Friday, December 17, 2010

The Space Between Promise and Fulfillment: Pilgrimage

Today's readings for daily Mass oscillate from promise (Genesis 49:2, 8-10) to fulfillment (Matthew 1:1-17). In the Genesis text, Jacob (or, Israel), the great Patriarch of the Twelve Tribes of Israel (named after his sons), issues one last blessing and oracle to each of his sons concerning their future before he dies. What is essentially going on here is the transmission of God's blessing and covenantal pact that began with Abraham in and through Jacob. His sons now receive their respective inheritance and so share in this original promise of God.

In the Gospel from Matthew, we are told of the genealogy of Jesus. Beginning with Abraham, Matthew takes us through three sets of 14 successive generations of Israelites leading, finally, to the birth of the Savior. Matthew's genealogy, written to a predominantly Jewish audience (according to scripture scholars), is meant to serve as a foundational argument for how God has brought about the fulfillment of his original promise to Abraham in the person of Jesus.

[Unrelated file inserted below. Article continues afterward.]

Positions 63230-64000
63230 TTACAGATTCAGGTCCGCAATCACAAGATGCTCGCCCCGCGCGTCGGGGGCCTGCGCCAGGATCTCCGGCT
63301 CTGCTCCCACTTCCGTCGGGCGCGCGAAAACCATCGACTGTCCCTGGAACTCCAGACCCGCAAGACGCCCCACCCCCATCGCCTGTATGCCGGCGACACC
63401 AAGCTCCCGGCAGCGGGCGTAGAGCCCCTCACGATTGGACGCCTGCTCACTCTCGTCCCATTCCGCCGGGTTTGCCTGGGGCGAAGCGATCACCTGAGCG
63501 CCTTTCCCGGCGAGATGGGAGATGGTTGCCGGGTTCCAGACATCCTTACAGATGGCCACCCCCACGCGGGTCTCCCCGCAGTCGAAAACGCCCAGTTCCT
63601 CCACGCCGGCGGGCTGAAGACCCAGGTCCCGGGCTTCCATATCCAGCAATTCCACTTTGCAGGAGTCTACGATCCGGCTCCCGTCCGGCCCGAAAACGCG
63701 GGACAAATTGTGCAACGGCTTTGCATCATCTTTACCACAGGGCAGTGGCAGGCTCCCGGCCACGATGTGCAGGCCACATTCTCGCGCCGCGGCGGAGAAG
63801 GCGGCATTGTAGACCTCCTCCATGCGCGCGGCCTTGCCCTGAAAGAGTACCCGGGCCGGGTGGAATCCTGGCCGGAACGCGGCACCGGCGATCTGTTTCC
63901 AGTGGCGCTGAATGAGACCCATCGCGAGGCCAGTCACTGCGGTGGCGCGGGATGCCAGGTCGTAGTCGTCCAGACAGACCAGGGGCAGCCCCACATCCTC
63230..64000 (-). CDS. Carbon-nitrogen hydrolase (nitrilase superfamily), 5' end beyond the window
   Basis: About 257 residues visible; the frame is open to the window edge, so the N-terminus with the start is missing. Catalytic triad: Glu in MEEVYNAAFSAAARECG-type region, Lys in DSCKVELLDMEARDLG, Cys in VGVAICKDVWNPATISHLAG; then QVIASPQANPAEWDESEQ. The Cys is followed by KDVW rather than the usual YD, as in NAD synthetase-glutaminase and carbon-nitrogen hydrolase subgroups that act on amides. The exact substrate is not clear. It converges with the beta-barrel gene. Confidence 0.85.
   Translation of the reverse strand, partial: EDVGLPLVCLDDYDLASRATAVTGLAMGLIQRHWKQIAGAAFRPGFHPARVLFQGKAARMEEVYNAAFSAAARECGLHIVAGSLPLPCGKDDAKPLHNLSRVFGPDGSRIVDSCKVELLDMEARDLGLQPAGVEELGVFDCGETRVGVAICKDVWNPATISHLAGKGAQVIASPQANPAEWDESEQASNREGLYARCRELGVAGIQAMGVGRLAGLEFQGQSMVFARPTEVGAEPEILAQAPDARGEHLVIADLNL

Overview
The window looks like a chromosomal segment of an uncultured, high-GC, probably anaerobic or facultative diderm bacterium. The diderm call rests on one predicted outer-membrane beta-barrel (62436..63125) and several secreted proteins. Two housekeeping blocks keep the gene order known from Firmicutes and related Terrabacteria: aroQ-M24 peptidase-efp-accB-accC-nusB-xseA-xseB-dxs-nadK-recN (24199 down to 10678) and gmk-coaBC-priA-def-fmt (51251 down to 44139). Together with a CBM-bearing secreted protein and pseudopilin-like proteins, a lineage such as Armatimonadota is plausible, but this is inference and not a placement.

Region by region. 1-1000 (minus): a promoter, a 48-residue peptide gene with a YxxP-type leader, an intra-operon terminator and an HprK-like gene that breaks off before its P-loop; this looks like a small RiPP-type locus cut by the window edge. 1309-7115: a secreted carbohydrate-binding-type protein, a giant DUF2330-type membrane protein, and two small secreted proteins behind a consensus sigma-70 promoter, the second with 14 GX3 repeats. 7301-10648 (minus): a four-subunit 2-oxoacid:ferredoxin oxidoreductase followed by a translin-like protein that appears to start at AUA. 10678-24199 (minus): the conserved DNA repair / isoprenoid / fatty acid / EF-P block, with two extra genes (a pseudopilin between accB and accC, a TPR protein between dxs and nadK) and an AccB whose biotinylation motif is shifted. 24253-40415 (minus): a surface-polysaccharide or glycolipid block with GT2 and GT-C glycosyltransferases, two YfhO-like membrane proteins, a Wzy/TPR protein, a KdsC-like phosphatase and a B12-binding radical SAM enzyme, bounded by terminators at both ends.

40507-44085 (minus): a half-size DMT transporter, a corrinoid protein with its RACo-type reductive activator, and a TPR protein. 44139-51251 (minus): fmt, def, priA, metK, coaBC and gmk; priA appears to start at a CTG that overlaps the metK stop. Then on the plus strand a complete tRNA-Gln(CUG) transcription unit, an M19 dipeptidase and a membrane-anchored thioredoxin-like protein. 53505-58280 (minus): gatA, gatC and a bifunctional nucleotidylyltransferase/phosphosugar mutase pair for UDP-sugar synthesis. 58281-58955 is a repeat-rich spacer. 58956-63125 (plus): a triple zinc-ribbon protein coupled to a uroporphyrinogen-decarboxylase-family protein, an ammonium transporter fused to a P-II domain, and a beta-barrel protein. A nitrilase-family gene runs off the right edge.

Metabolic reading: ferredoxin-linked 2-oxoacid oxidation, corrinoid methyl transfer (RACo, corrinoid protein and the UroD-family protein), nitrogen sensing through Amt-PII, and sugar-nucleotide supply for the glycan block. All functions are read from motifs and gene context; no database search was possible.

Hence, these two readings, in very short order, touch on the entire sweep of salvation history from "promise" to "fulfillment." In a sense, both could be considered "poles" of salvation history with a very long continuum in between. What might the continuum from one to the other be? One way of describing the "space between" promise and fulfillment is through the symbol of "pilgrimage."

To be on "pilgrimage" in the Christian sense of the term is to essentially be journeying from promise to fulfillment. This entails having a sense of God's faithful and abiding presence (God's promise) and also an awareness of moving toward a full reception and a full sharing of newness of life in and through the Resurrection of Christ. To be a "pilgrim" implies viewing and experiencing time not as circular and repetitive but as a linear and definitive "march" toward the consummation of all creation, all life, and all history in Christ and God through the transforming guidance of the Holy Spirit. Pilgrimage, however, does not mean merely journeying toward God, it is also a journeying with God. In the fullest sense, pilgrimage is an active and engaged search for an ever deeper experience of the God who restlessly abides over, with, and through creation, continually seeking to find the lost and transform and enliven those who have been found. Pat, TOR